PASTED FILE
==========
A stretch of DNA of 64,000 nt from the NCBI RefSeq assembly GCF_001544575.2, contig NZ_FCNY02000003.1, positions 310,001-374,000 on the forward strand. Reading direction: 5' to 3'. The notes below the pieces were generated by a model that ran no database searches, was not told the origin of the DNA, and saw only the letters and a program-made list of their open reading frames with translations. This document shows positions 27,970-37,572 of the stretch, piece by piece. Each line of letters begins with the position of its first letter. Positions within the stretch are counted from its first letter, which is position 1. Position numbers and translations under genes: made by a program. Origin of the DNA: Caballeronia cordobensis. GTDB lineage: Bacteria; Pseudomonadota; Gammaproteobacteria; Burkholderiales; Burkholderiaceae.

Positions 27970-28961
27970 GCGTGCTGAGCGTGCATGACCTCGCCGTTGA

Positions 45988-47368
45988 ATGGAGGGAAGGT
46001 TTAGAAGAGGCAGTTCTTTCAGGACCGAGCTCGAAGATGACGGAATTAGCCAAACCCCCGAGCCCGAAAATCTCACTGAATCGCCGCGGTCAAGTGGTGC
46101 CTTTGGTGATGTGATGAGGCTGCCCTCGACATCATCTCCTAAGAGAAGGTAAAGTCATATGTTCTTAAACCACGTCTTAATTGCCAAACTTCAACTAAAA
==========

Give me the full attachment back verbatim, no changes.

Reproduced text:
A stretch of DNA of 64,000 nt from the NCBI RefSeq assembly GCF_001544575.2, contig NZ_FCNY02000003.1, positions 310,001-374,000 on the forward strand. Reading direction: 5' to 3'. The notes below the pieces were generated by a model that ran no database searches, was not told the origin of the DNA, and saw only the letters and a program-made list of their open reading frames with translations. This document shows positions 27,970-37,572 of the stretch, piece by piece. Each line of letters begins with the position of its first letter. Positions within the stretch are counted from its first letter, which is position 1. Position numbers and translations under genes: made by a program. Origin of the DNA: Caballeronia cordobensis. GTDB lineage: Bacteria; Pseudomonadota; Gammaproteobacteria; Burkholderiales; Burkholderiaceae.

Positions 27970-28961
27970 GCGTGCTGAGCGTGCATGACCTCGCCGTTGA

Positions 45988-47368
45988 ATGGAGGGAAGGT
46001 TTAGAAGAGGCAGTTCTTTCAGGACCGAGCTCGAAGATGACGGAATTAGCCAAACCCCCGAGCCCGAAAATCTCACTGAATCGCCGCGGTCAAGTGGTGC
46101 CTTTGGTGATGTGATGAGGCTGCCCTCGACATCATCTCCTAAGAGAAGGTAAAGTCATATGTTCTTAAACCACGTCTTAATTGCCAAACTTCAACTAAAA